5 signs procurement is ready for a revolution

Conditions are ripe for contracting shops to significantly change the way they do business

After 30 years in government procurement, John Nyce has seen the pendulum swing several times.

What is in favor in one decade or one administration falls out of favor with the next.

Nyce is the associate director of the acquisition services directorate at the Interior Department’s National Business Center (NBC), an organization that helps agencies develop and award contracts.

“We are at a point where we can make some game changing decisions in acquisition,” Nyce said during a seminar Oct. 28 in Washington.

He laid out five factors that are creating an opportunity for significant change.

  • Shared-services organizations such as the NBC have been under a spotlight and must get better at serving their customers.
  • A younger workforce is joining government. They grew up with technology and expect to use technology to get their jobs done.
  • More sources of information are available for doing research such as market analysis. “We are not limited to single sources any longer,” he said.
  • The shortage of contract officers is making it imperative that agencies be more efficient with their acquisitions.
  • Communications is increasing among agency contracting shops, allowing for the cooperation on projects and the sharing of information. A good example, Nyce said, is the Better Buy Program recenlty launched by the General Services Administration to use collaborative technologies to improve the federal acquisition process.

About the Author

Nick Wakeman is the editor-in-chief of Washington Technology. Follow him on Twitter: @nick_wakeman.

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Reader comments

Thu, Nov 19, 2009

Small Business offices and officers usually do not recognize the importance of achieving their stated sub contracting goals. It is not obvious to most that I have dealt with, that they have a vested interest in working with the small business community. Perhaps more oversight but probably more concrete incentives for them to actually play the game with us.

Mon, Nov 2, 2009 Jaime Gracia Washington, DC

What we need is a paradigm shift to create a 21st Century acquisition process to leverage tools and technologies and realize effective change. The hope of the current "Acquisition 2.0" initiative is to create a construct to improve information exchange, increase opportunities for knowledge transfer and collaboration, and be able to do more with less. Human capital plans will no doubt improve things, but numbers alone are not going to solve the problem. It is the elimination of non-value added processes that will help streamline and improve the way Government buys where technology and Web 2.0 tools can have significant impact.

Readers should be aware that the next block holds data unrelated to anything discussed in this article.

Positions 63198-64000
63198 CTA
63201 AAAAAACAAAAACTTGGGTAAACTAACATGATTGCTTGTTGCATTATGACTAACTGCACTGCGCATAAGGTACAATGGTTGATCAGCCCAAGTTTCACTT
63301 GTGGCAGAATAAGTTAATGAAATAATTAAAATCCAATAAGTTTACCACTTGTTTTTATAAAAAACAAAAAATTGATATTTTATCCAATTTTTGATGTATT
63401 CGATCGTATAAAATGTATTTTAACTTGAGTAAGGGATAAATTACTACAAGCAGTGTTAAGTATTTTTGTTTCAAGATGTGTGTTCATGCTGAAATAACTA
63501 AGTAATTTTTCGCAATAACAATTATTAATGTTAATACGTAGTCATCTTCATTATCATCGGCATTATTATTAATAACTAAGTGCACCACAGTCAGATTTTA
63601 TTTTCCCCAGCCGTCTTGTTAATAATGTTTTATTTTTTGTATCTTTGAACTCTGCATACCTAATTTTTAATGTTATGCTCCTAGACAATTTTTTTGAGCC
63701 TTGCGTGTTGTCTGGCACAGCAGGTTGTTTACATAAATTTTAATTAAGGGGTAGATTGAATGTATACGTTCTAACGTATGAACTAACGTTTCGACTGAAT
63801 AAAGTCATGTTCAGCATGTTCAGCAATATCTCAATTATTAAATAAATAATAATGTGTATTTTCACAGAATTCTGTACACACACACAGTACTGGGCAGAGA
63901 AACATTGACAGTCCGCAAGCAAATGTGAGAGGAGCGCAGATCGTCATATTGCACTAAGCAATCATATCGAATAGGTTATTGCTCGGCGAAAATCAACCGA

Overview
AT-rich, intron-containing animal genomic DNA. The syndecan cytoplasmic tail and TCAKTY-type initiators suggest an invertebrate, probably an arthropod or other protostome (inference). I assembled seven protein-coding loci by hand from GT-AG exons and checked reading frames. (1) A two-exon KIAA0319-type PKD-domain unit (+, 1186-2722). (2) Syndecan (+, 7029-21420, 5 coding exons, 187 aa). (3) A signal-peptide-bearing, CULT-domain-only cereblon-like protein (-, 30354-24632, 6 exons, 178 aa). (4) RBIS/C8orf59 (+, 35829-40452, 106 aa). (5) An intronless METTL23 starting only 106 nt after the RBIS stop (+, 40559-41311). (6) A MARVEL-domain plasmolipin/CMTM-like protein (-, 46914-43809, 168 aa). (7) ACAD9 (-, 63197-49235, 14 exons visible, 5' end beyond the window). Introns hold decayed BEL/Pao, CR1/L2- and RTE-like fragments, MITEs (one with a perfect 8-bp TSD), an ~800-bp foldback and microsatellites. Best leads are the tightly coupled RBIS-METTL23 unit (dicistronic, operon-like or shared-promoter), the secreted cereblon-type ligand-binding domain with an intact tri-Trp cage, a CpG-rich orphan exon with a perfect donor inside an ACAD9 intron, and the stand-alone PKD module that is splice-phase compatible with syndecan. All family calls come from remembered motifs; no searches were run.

Fri, Oct 30, 2009 Doug Hadden

Procurement 2.0? Government procurement is changing around the world. Accessible e-procurement sites have helped to get more competition. There has not been the expected order of magnitude spend management improvement. Many governments are providing more after-the-fact procurement information that improves transparency. This has helped civil society to analyze procurement information. It helps improve outcomes from procurement programs - particularly through the use of social networking and mashups - it harnasses efforts by citizens and organizations to help improve government procurement. And, social networking is ideal for collaboration among government organizations, and to shared services organizations. Procurement 2.0 combines accessible e-procurement, broader sourcing, transparency, and social networking.

Fri, Oct 30, 2009

While some agencies may not be reaching their small business goals I would have to disagree that there is not opportunity within the Federal market space for small businesses. As a SDVOSB owner, we have submitted a number of proposals and won a quite a few contracts in the past 5 years. We have grown from 10 employees in FY2004 to over 100 employees to start of FY2010. Most of this work has been won as a Prime contractor but we do have subcontractor relationships with our large business partners. I would agree with you that most of the large business primes are not really motivated to provide any work to a small business partner. This is one of the reasons we have secured prime contracts which provides us with leverage with our large bsuiness primes who subcontract to us on our prime contracts.

Fri, Oct 30, 2009

As an SDVOSB, we know first hand of what you speak. Your comments are spot-on. The whole large Prime, small business requirements component of solicitations is a sham. IS ANYBODY LISTENING??

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